Read the full article at http://www.bloomberg.com/news/2013-12-18/at-61-she-lives-in-basement-while-87-year-old-dad-travels.html

Click here to receive free and immediate email alerts of the latest forecasts.

The median net worth for US households headed by boomers aged 55 to 64 was almost 8 percent lower, at $143,964, than those 75 and older in 2011. Boomers lost more than other groups in the stock market and housing bust of 2008, and many also lost their jobs in the aftermath at a critical point in their productive years.

An AARP Public Policy Institute survey found that over half of those aged 50 to 64 expect their standard of living in retirement will be worse than their parents.

Alicia Munnell at BostonCollege said baby boomers are the first generation without the safety net of pensions and other benefits their parents have, and face a much more challenging old age.

BostonCollege said the median 401(k) balance for households headed by baby boomers is $120,000.

37% of the elderly and less than 10 percent of boomers in the US collect pensions and that number is quickly shrinking.

Fidelity Investments said hospital, doctor and medicine expenses for a 65-year-old couple retiring this year are expected to be $220,000 over the course of their lives, as company-paid retiree health benefits disappear and the cost of Medicare rises.  

Barrack Says Home Investors Have Yet to Figure Out Exit – Bloomberg 12-17-13

Salient to Investors:

Thomas Barrack Jr. at Colony Capital said:

  • Institutional landlords building home-rental businesses in the US have yet to figure out the best way to sell their investments as they focus on expansion, while nobody is worried about an exit.
  • 5 companies, including Colony, own 200,000 units, or less than 1.5 percent of the 14 million US single-family houses for rent.
  • The single-family landlords that have gone public are trading at book value versus 2.5 times book for apartment REITs.
  • Over the next 2 or 3 years the income off these houses will be proven to be exactly analogous to multifamily investments.

Read the full article at http://www.bloomberg.com/news/2013-12-17/barrack-says-home-investors-have-yet-to-figure-out-exit.html

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Pimco Says External Growth May Lift ‘Not Stellar’ Asia – Bloomberg 12-17-13

Salient to Investors:

Ramin Toloui at Pimco said:

  • Asian growth is stabilizing but not stellar but may receive a boost in 2014 as developed markets accelerate.
  • Asia’s trajectory will continue to be shaped critically by the growth path in the U.S. and Europe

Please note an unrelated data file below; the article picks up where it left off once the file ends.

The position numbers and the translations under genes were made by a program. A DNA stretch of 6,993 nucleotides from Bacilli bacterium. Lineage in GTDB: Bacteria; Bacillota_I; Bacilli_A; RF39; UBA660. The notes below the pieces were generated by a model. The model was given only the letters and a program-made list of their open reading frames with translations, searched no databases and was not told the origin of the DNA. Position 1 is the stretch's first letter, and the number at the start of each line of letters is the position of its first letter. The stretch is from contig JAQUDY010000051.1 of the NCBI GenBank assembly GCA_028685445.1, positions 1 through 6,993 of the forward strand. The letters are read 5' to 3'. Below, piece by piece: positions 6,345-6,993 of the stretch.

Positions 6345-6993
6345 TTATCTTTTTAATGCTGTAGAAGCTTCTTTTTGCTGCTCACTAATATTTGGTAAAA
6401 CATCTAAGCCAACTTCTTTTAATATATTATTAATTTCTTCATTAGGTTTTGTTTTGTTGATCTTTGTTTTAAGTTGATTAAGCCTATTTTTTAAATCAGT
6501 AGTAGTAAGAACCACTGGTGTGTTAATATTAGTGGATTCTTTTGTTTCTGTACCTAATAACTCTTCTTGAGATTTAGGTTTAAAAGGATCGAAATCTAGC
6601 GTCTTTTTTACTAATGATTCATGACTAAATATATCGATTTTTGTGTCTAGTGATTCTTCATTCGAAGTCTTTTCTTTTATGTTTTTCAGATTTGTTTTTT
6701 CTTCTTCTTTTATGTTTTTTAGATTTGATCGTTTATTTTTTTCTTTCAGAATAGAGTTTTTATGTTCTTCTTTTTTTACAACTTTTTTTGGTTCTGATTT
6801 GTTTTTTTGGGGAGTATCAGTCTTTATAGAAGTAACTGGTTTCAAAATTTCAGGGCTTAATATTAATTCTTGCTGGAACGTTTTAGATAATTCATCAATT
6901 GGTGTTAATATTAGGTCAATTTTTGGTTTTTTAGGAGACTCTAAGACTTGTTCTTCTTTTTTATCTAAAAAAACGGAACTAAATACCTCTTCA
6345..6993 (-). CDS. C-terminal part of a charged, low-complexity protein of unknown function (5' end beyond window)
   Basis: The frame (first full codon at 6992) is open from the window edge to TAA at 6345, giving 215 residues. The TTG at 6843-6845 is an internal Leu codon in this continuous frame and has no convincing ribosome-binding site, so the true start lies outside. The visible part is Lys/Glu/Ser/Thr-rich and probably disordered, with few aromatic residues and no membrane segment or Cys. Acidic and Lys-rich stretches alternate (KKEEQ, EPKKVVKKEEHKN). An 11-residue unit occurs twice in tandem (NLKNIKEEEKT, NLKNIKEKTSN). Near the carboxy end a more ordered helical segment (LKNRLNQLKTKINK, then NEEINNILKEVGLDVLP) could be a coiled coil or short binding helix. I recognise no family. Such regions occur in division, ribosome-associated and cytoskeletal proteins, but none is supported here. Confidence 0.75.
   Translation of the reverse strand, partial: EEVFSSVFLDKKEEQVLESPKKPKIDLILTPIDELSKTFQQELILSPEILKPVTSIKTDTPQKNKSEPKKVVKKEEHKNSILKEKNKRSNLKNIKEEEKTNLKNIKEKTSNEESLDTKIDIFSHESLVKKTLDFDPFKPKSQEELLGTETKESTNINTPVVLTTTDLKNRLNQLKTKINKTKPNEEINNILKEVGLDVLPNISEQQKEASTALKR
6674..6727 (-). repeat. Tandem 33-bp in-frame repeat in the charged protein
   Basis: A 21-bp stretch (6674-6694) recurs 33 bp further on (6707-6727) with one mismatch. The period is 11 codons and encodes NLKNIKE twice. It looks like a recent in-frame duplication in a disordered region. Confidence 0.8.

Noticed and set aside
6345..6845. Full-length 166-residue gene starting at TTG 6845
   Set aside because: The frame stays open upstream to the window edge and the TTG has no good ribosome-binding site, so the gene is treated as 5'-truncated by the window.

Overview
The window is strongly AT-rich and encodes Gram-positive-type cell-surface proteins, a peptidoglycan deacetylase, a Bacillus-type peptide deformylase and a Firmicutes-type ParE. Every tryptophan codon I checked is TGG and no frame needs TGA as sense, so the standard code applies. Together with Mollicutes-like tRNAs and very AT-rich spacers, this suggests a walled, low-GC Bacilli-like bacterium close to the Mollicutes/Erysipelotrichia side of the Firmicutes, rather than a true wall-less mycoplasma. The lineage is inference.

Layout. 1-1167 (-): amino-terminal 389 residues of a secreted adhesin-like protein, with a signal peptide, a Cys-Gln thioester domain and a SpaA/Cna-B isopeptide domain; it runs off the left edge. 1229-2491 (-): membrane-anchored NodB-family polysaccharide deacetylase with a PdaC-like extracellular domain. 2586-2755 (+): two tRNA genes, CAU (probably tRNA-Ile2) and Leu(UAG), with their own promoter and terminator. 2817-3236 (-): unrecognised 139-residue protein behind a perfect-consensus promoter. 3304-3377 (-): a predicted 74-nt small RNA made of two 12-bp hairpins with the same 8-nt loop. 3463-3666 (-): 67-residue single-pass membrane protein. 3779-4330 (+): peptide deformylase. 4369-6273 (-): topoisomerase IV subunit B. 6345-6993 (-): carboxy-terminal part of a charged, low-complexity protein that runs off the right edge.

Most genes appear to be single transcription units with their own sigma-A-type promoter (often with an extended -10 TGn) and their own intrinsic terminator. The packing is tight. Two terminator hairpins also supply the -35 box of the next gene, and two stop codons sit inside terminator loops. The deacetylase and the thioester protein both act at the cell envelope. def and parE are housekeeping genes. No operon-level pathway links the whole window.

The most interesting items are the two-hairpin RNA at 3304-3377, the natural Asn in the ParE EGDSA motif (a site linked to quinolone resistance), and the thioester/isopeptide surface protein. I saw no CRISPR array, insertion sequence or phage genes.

• China’s growth in the next decade requires a rebalancing of the economy toward household demand, but near term, its performance will be dominated by the dialing back and forth of the credit conditions by policymakers.

Robert Mead at Pimco said limited evidence of any non-mining investment, except in housing, means Australia’s growth outlook is weak, and recently announced cuts in manufacturing will also hurt growth in the next few years. Mead expects the Australian dollar to depreciate further.

Economists forecast 4 of Asia’s 5 largest economies outside Japan are slowing as regional expansion stalls at 6.23 percent for a second year.

Read the full article at http://www.bloomberg.com/news/2013-12-17/pimco-says-external-growth-may-lift-not-stellar-asia.html

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North America to Drown in Oil as Mexico Ends Monopoly – Bloomberg 12-16-13

Salient to Investors:

The flood of North American crude oil is set to become a deluge as Mexico dismantles a 75-year-old barrier to foreign investment in its oil fields.

Ed Morse at Citigroup said Mexican oil output could double from inviting international explorers to drill there, the equivalent of adding another Nigeria to world supply.

Pablo Medina at Wood Mackenzie sees a huge opportunity for any kind of player in the energy sector as all the companies have to start analyzing Mexico, and said the first assets to attract foreign investment will be mature oil fields drilled decades ago and reservoirs that need injections of steam or CO2 to coax more crude out of the ground, followed by deep-water prospects, shale and other technically challenging endeavors. Medina said the level of investor interest will be partly determined by which assets Pemex chooses to keep and which to auction.

Analysts expect an influx of Mexican oil lower the price of Brent crude to as low as $88 a barrel in 2017; 5 of the 7 analysts said prices would be lower than this year.

JPMorgan Chase said the reform could increase foreign investment by as much as $15 billion annually and boost potential economic growth by 0.5 percent.

The US EIA said US crude production will expand to 9.5 million bpd in 2016, the highest since the all-time high of 9.6 million bpd in 1970.

Riccardo Bertocco at Bain said a doubling of Mexico’s output may be slower to realize than the most bullish predictions as companies confront barriers in accessing capital and human resources needed for development – an increase of 1 million bpd is the most realistic upper limit by 2025 based on the cost for new infrastructure, competition for new fields and opportunities all over the US.

Kurt Hallead at RBC Capital Markets is not expecting any significant impact from the reform in the next two years as Mexico will need to decide on tax rates, royalty structures, standards for booking reserves, etc., and conduct bidding rounds for licenses, and additional exploration, such as seismic tests.

Jose Antonio Prado at Holland & Knight said Chicontepec is just one of the over-budget, long-delayed projects for which Pemex will be eager to find partners, while Mexico will be able to incorporate private participants in existing projects as well as new opportunities. Prado said US and European banks and investment funds will be in Mexico next year in various forms trying to seek new opportunities.

Carlos Solé at Baker Botts said the reforms are especially important to open up exploration in Mexico’s deep-water fields, where additional capital and better technology and expertise are needed.

Read the full article at http://www.bloomberg.com/news/2013-12-16/north-america-to-drown-in-oil-as-mexico-ends-monopoly.html